That reason alone is why I hunted for a full suspension, got tired of being beat up on a few local trails that were all pedal and a few hours of riding.
 

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I love my hardtail, but if your real reason is that maintenance is required every 6 months, I'm sorry to tell you that a hardtail with a dropper and a suspension fork isn't that much less maintenance. We're talking about a few bearings and a shock as the only difference. The remainder of the parts (drivetrain, fork, dropper) all need maintenance, too.

I have ridden black diamonds at the bike park on my hardtail and so if what you want is to ride a hardtail, don't let anyone talk you out of it.
 

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Discussion Starter · #18 ·
I love my hardtail, but if your real reason is that maintenance is required every 6 months, I'm sorry to tell you that a hardtail with a dropper and a suspension fork isn't that much less maintenance. We're talking about a few bearings and a shock as the only difference. The remainder of the parts (drivetrain, fork, dropper) all need maintenance, too.

I have ridden black diamonds at the bike park on my hardtail and so if what you want is to ride a hardtail, don't let anyone talk you out of it.
Good point!

I love my V1 Ibis Ripley. It's an insane climber and is fun to ride on the descents but is infamous for creaking! I've had the bike for about 4 years now and am planning on getting another bike later. I guess for the time being I have to learn how to be a "Creak Exterminator!"...LOL!!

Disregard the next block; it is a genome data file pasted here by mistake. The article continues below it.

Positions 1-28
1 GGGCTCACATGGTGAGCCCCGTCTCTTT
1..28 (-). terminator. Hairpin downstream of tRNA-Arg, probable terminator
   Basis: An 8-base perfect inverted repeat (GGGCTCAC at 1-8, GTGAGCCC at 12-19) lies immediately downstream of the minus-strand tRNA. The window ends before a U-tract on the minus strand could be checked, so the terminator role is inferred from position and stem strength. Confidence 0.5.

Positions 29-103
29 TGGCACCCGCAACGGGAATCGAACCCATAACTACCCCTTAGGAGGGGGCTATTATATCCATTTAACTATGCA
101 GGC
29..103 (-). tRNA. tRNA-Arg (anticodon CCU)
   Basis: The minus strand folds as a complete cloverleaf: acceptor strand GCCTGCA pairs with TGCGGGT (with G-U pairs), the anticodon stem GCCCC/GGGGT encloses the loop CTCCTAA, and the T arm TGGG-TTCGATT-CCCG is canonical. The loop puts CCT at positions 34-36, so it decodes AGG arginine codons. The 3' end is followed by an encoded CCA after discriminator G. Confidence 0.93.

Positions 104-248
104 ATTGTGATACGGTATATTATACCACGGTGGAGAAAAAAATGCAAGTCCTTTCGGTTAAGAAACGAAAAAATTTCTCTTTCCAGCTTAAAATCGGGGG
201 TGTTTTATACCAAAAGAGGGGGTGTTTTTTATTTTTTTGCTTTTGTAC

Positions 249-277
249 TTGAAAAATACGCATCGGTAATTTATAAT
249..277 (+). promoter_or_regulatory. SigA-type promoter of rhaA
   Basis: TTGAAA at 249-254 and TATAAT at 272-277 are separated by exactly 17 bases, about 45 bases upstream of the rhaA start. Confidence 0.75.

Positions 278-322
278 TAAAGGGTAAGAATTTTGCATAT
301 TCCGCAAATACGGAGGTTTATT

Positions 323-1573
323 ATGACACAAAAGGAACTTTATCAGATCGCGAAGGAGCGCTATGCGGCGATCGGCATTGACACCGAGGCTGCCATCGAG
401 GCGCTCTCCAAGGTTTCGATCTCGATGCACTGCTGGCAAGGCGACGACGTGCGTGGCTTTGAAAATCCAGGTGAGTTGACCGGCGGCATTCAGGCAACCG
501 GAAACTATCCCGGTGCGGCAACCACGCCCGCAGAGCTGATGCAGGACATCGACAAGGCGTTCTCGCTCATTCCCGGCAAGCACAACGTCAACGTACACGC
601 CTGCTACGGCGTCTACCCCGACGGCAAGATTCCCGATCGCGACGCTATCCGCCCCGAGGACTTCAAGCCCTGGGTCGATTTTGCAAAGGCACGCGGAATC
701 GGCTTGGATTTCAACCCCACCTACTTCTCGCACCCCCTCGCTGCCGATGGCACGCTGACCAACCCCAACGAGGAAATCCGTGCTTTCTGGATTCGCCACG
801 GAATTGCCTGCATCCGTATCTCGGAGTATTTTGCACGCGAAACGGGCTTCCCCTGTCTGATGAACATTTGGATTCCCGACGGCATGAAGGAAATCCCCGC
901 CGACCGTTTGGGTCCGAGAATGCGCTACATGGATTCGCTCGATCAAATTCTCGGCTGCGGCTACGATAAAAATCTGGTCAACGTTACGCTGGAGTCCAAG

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I have a 29 HT that is set-up single speed. This bike runs 2.3 or 2.6 tires and the 2.6 feel like a bike with an inch of rear travel. I also have 100/100 FS geared bike. Love that for longer rides and chunk. Climbing both bike are very similar, but one being SS they use a different technique. Descending the FS bike is faster when there is light grade rubble as it just zips through. The HT bounces around and you can go just about as fast, but it take more effort. I just picked up long travel 29er 145/160 and this noticeable heavier and slower to climb, but makes DH line choice irrelevant on easier trails. However I got it for serious chunk where my XC FS is just out matched.

If I had to have just one of my bikes I would be the FS XC bike, but I really love that SS HT. Just a fun riding experience. These days I do not want a geared HT. The only exception is maybe for bikepacking where a HT is nice, but I can easily put gears on my SS for that. I used to have a nice carbon 29er HT that rode pretty much everywhere. It got replace by my XC FS bike as that bike did everything my geared HT did, but more comfortably. I kept my Steel SS because I like SS.
 

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My new aggressive 150mm travel 27.5+ hardtail is making me question my bike quiver and if I need a FS at all. Things are pretty chunky down here in So Cal, and if I lived up in Northern CA I’d definitely just have only the HT- or a short travel (115-120) modern geo bike like Ripley v4, trance advanced 29. Anything past that is too much bike. My 140/150 coil sprung enduro ready “trail bike” with modern geo is overkill and a burden.

Geometry is a better indicator of capability. Travel is there to support the speeds you want to go.

The HT is perfectly capable taking jumps, drops, steeps, etc. But it keeps me honest about my skills, the speeds I go, and the features I hit. It’s made my riding a lot more skilled, alert, and therefore safer.

I spend way too much time tinkering, upgrading, and tuning my FS bike. When I feel something on it I go “is that LSR? HSC? Spring rate?”. When I feel something on my HT I ask myself “what did I do wrong? Line choice? Weight distribution? etc…” They’ll tell you a mid travel 29er will pedal uphill like a mountain goat but I run circles around everyone on those bikes with my HT…